How to Jack-Up a Rover P5 or P5B
There’s a recent blog-post on the Rover P5 Club Forum (see here) about how to correctly jack-up a Rover P5 or P5B. I thought this was such an important topic that it was worth noting here.
Obviously the P5 and P5B were designed with factory jacking points – the tubes at the front and rear of the sill are where the factory-supplied jack slots (these should have rubber bungs in them when not being used). However, unless you’re totally confident in your cars structural soundness, I strongly recommend not trusting these, especially of you’re working under your car. Not worth it.
General Safety Points for Jacking-Up a Vehicle
Whenever working on a vehicle, it’s likely that at some point you may need to raise the car off the ground, either to simply change a tyre, or to work under the car. There are some key general safety points:
- Buy a quality jack (a trolley jack is best) and good quality axle stands, rated appropriately for the vehicles weight (as a minimum).
- Never rely on the jack to support the vehicle. Jacks can collapse and aren’t intended for long-term support. Immediately the car is at the correct height, you must support the vehicle on axle stands rated correctly for at least the vehicle weight, and positioned under a strong part of the car (not the sills).
- Always work on level ground, put the handbrake on, put the car in gear (or Park if an automatic). Also chock the wheels that are on the ground. Cars can roll or move-off jacks and axle stands.
- Always work on firm ground (concrete preferably). Jacks and axle stands can sink into soft ground as the vehicles weight is concentrated in such a small area.
- Never rely on a classic cars’ factory jacking points. You have no idea what condition these are in on an older car, and jacking-points can and do collapse.
Rover P5 or P5B Considerations
Additional to the general points above, on a P5 or P5B, the factory advised that the rear axle should always be supported due to the design of the Contrasonic rear ‘Y’ bushes (that attach the rear of the rear leaf springs). These were made by Metalastic, and whilst very strong in compression and shear, can fail in tension (e.g. when the rear axle is hanging from them). Some modern workshops use hydraulic lifts that do not support the tyres and axle – be aware of this when taking the car in for any work. There is real potential that the rear of the leaf springs detach from the car, with catastrophic results. At the very least, you risk damaging these bushes.
How to Jack-Up a Rover P5 or P5B
The generally-accepted correct way to jack-up a Rover P5 or P5B is as follows:
Jacking-up the Front of a Rover P5 or P5B
The front subframe is very strong unless severely compromised by rot, as is the front suspension, so there are no special issues here. Take note of the bullet points above, then place the trolley jack under the front crossmember (there is a flat plate welded to the subframe front cross-member, directly underneath the radiator) that is an ideal location for the jack. Use a rubber pad, made for your jack, to avoid damaging the subframe and underseal.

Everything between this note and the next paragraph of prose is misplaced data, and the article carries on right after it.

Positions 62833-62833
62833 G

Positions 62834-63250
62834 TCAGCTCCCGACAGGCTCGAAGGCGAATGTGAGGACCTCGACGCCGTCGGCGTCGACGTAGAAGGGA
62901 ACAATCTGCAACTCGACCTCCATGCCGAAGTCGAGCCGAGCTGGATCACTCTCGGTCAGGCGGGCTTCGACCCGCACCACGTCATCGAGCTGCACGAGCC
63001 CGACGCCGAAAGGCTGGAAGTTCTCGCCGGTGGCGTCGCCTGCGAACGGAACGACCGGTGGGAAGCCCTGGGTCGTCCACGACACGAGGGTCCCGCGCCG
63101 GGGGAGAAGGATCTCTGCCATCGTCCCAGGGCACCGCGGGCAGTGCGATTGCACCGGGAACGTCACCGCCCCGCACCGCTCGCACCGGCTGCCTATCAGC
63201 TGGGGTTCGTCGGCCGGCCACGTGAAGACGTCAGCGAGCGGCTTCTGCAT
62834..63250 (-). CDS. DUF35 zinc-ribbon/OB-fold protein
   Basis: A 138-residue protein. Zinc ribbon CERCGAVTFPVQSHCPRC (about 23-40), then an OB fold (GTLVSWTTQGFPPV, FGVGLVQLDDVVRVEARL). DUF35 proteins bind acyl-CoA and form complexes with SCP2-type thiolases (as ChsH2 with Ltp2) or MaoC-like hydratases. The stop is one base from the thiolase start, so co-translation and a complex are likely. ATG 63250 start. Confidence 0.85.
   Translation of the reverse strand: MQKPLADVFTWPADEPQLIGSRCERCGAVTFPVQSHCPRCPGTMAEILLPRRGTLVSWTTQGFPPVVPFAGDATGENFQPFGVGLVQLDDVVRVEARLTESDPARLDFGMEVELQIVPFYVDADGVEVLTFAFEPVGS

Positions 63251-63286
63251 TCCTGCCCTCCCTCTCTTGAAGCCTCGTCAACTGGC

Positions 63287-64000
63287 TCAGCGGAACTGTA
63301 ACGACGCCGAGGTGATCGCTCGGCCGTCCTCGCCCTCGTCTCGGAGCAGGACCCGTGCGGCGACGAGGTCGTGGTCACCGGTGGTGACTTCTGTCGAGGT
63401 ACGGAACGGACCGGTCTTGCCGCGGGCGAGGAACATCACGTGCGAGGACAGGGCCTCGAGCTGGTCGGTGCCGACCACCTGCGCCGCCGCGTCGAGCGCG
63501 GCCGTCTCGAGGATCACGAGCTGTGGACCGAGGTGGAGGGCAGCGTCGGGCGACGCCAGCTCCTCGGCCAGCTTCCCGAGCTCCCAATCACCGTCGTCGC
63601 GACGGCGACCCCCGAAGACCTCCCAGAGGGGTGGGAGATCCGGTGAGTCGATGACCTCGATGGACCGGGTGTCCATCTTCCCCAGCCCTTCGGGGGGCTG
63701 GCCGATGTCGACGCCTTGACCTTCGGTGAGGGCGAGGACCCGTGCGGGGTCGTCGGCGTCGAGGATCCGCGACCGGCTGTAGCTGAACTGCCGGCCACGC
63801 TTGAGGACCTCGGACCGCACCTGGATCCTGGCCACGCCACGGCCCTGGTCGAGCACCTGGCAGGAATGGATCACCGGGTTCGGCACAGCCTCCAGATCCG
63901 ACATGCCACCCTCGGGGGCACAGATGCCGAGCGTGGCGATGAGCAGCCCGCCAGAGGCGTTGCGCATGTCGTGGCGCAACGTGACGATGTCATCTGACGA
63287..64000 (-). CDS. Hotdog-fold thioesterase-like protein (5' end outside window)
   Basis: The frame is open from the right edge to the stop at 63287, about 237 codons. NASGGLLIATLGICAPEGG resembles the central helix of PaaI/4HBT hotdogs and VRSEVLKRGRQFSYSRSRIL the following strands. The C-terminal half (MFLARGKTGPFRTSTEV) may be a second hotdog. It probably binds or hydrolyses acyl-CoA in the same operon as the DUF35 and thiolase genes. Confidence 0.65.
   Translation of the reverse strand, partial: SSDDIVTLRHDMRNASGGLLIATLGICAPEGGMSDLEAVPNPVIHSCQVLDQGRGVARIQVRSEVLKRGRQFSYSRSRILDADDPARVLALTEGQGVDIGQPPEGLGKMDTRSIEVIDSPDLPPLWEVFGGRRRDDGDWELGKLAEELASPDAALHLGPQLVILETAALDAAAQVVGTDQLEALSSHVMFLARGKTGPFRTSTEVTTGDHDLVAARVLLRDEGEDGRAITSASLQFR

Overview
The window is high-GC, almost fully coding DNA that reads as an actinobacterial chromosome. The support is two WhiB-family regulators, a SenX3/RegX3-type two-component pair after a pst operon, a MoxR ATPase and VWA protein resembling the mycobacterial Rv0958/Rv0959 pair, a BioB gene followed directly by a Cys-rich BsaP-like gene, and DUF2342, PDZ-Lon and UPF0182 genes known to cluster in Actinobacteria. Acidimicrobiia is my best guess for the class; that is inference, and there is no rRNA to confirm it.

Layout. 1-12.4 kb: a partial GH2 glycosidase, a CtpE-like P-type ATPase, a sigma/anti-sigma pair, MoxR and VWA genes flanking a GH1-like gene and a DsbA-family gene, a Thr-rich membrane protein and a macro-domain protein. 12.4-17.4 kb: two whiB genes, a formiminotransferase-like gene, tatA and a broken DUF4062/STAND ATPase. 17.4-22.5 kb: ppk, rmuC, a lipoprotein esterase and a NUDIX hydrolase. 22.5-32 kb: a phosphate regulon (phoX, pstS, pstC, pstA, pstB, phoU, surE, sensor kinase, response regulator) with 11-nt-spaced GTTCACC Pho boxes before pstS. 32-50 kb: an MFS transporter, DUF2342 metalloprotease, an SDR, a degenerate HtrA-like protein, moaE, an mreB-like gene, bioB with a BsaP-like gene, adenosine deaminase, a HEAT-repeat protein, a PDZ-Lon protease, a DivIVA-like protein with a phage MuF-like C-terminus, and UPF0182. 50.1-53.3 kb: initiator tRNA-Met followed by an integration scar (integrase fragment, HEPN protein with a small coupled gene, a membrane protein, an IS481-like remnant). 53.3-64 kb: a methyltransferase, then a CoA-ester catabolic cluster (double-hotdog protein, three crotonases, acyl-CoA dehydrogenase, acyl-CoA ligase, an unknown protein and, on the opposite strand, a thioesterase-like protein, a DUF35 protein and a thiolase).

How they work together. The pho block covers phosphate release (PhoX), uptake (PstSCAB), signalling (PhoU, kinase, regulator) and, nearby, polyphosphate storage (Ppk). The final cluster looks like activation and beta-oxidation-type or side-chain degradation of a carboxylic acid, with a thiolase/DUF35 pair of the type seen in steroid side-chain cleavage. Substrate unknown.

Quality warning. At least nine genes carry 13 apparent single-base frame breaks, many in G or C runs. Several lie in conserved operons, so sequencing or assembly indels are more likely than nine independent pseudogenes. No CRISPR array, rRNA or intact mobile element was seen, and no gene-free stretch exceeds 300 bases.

Raise the car to the required height, then place an axle stand under each side of the sub-frame, and gently lower the car onto the axle stands. The exact location that is best will depend somewhat on the model – the P5B has a slightly different subframe design compared to the P5. Find a location where the subframe is horizontal and parallel to the ground in order to ensure the axle stands don’t slip out from under the car. Lock the axle stands in position if they have such a feature – ‘ratchet’ type axle stands in particular should have this feature.
Unless it will be in the way of you working, once the jack is lowered so that the car is supported by the axle stands, I then lower the jack a further 1cm so it is clear of the subframe but leave it in place, just in case. It isn’t under any load, but may help in the unlikely event that the axle stands fail.
Jacking-up the Rear of a Rover P5 or P5B
As noted above, the rear of the P5 or P5B needs to be jacked-up carefully, with the axle supported at all times. The best approach is to place the trolley jack under the rear differential and jack the car up from there. The differential housing has a drain-plug on the bottom that may protrude, so a pad on the trolley jack is recommended to avoid damaging the drain plug. Jacking-up the car in this way keeps the axle supported at all times.
Raise the car to the required height, then place an axle stand under each half of the axle, just inside where the rear leaf springs clamp the axle (the large ‘U’ bolts) and gently lower the car onto the axle stands. Lock the axle stands in position if they have such a feature – ‘ratchet’ type axle stands in particular should have this feature.
As at the front, unless it will be in the way of you working, I then lower the jack a further 1cm so it is clear of the differential and leave it in place, just in case. It isn’t under any load, but may help in the extremely unlikely event that the axle stands fail.
With the correct precautions and considerations, jacking-up a Rover P5 or P5B should be very safe and shouldn’t damage the car, particularly the rear suspension bushes. As always though – if you’re unsure of anything, get expert advice or leave the work to a professional.